Jin-Quan Yu, a professor at the Scripps Research Institute, is a recipient of a 2016 MacArthur Foundation grant for his work in developing new ways to break carbon-hydrogen bonds. He’s also the author of 99 papers in ACS Publications journals including ACS Catalysis, ACS Central Science, Accounts of Chemical Research, Journal of the American Chemical […]
Jin-Quan Yu, a professor at the Scripps Research Institute, is a recipient of a 2016 MacArthur Foundation grant for his work in developing new ways to break carbon-hydrogen bonds. He’s also the author of 99 papers in ACS Publications journals including ACS Catalysis, ACS Central Science, Accounts of Chemical Research, Journal of the American Chemical Society, The Journal of Organic Chemistry, Organometallics, and Organic Letters. ACS Axial reached out to Yu to learn more about his research, his approach to overcoming setbacks, and his plans for the future.
How would you describe your research?
The central theme of our research is to develop C-H activation reactions that are not in the textbook yet. We hope to use these reactions to shorten the synthesis of molecules that can benefit humankind, especially drug molecules. The choice of a particular project is usually driven by a combination of curiosity and a desire to solve a synthetic problem.
For example, we were initially enticed to figure out how a metal can insert into C-H bonds asymmetrically. Subsequently, we moved on to develop novel asymmetric C-H activation reactions of broadly useful substrates to make chiral molecules in a completely new way.
How did you first become interested in finding ways to break carbon-hydrogen bonds?
Fundamentally, my mind was somehow always attracted to making molecules. I studied how enzymes make molecules during my Ph.D, then how organic chemists make molecules during my postdoctoral studies. My postdoctoral training with E. J. Corey really got me to realize that replacing C-H bonds with carbon-carbon, carbon-nitrogen, and carbon-oxygen bonds will be transformative. Especially asymmetric C-H activation reactions will provide new ways to make chiral molecules.
Were there any special challenges involved in this work?
The first big challenge is that those substrates commonly used by synthetic chemists are generally not compatible with C-H activation reactions. This is a tremendous psychological barrier to overcome and took us a good 10 years to really establish that those weakly coordinating substrates used in organic synthesis are actually compatible under the right conditions, especially with help from ligand acceleration.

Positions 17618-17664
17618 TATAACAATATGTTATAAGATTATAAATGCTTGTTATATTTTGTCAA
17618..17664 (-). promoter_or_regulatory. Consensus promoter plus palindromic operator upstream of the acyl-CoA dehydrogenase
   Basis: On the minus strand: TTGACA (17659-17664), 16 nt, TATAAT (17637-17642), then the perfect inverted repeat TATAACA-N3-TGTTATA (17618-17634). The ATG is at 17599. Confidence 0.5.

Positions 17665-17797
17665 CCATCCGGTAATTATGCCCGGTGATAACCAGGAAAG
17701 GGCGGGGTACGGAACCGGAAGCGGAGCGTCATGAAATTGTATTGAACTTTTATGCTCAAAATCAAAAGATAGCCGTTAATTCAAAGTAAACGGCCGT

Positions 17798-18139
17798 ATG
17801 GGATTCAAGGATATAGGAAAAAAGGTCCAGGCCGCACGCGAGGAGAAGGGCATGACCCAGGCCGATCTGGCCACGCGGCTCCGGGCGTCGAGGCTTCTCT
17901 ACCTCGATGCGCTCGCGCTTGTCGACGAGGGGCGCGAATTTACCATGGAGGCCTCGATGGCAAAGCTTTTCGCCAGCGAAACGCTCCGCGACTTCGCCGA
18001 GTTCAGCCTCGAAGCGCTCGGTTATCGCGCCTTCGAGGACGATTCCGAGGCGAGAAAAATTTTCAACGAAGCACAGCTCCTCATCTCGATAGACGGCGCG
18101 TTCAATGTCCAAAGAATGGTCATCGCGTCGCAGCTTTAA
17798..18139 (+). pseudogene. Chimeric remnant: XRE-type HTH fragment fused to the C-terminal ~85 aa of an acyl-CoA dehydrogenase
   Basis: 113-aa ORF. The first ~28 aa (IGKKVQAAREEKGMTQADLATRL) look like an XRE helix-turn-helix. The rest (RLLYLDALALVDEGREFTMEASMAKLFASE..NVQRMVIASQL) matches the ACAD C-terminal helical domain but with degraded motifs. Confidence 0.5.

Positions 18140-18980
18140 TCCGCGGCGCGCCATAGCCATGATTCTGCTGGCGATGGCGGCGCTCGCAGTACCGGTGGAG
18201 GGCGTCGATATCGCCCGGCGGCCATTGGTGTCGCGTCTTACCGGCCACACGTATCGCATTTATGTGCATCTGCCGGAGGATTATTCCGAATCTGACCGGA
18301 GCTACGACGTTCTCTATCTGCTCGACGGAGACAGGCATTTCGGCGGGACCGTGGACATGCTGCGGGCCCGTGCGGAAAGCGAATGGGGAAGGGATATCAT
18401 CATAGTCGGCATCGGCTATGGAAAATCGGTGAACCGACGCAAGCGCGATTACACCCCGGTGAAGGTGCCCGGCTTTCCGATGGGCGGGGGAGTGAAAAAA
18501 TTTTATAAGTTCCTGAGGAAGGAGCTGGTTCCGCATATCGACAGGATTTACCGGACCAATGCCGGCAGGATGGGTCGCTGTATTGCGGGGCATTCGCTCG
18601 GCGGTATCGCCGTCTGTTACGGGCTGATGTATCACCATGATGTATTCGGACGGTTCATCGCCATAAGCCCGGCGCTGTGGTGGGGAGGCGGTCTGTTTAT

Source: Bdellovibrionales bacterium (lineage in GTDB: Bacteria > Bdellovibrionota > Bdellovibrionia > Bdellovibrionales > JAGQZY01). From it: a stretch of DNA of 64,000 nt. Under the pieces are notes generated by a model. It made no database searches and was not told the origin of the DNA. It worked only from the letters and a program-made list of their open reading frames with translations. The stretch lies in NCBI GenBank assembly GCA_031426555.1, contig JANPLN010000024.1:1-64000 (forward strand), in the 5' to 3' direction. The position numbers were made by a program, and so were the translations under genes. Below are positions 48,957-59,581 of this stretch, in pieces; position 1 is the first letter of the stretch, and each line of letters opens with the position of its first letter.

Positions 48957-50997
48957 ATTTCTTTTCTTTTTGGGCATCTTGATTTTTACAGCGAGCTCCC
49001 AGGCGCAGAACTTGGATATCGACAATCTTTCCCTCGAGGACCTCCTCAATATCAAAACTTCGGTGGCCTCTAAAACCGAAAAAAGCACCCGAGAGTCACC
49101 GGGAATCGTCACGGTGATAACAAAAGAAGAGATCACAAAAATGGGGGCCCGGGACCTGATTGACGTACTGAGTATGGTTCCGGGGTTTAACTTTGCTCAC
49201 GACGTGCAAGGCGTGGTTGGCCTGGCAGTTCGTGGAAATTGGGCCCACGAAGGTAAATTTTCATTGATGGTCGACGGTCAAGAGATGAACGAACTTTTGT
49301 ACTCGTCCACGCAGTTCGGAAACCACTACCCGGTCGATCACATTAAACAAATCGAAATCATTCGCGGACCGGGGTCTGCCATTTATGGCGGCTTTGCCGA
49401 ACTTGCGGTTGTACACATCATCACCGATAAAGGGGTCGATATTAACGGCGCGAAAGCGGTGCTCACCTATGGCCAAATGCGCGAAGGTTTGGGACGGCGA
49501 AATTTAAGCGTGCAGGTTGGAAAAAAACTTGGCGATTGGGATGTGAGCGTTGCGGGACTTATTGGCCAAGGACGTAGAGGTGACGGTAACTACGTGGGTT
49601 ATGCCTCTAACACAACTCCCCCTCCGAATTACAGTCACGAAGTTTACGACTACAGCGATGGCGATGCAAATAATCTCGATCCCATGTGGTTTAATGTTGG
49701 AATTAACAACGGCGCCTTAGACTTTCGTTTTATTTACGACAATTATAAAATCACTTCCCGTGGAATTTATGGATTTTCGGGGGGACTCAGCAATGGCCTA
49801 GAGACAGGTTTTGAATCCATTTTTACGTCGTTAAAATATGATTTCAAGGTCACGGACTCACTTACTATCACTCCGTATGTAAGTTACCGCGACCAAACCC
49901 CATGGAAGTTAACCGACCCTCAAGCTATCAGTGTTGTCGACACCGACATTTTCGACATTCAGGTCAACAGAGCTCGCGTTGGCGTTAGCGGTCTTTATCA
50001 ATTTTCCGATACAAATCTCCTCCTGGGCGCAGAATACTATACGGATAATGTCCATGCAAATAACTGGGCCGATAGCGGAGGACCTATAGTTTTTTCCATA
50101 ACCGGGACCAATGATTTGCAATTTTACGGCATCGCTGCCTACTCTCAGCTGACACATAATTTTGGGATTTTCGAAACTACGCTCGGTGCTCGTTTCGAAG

Second, there is little understanding of how to control the stereochemistry of metal insertion into C-H bonds, which prevented us from developing chiral ligands to achieve asymmetric C-H activation reactions. In essence, a majority of C-H insertion reactions are simply driven by substrates. These reactions simply give background reactions without external ligand influence ,which make it very difficult to achieve ligand-controlled asymmetric C-H activation reactions. We have finally made a big stride only until this year.
During the 14 years you spent working on this topic, did you ever feel frustrated? How did you overcome setbacks in the lab?
Failure and frustration are an intimate part of research. It is crucial to analyze the negative result and try to extract useful information that will take you forward, even if it is a tiny step. In developing new reactions, it often takes many small steps to eventually reach the boiling point.
How would you like to see your work used? What would like your legacy to be?
The most direct applications are for drug discovery at the early stage. I am very pleased to see many uses in this context in the pharmaceutical industry, especially in generating privileged chiral building blocks and fragments. I am equally keen to see applications of our reactions in large-scale production. At least two reactions (C-H iodination and arylation) have been currently selected as a competitive route for potential kilo-scale preparation of drug molecules. In the long run, I hope some of the best C-H activation reactions from many laboratories around the world will appear in textbooks, making contributions to education.
What advice do you regularly share with your students?
We discuss regularly how to spot an interesting problem worth spending your most precious time on. We ask two questions: Would this teach us something new? Will synthetic chemists use this reaction frequently if developed?
How do you expect the MacArthur grant award will change your life and work?
It is a truly humbling experience to receive such a surprising phone call. I will be more willing to take a risk and focus on solving some of the most challenging and important problems in the area of C-H activation.
What are you working on next?
We will develop a wide range of asymmetric C-H activation of bulky chemicals containing one or two functional groups. Some of these reactions will mimic enzymatic transformations using small catalysts. We have had some initial success in activating C-H bonds that are distal to functional groups, but this direction has a long way to go. We need to develop more strategies and catalysts to accommodate longer distance and more substrates. As a complementary approach, we will continue to develop non-directed C-H activation reactions where the selectivity will be controlled by the steric and electronic environment of substrates.
Learn more about Jin-Quan Yu’s research in ACS Publications.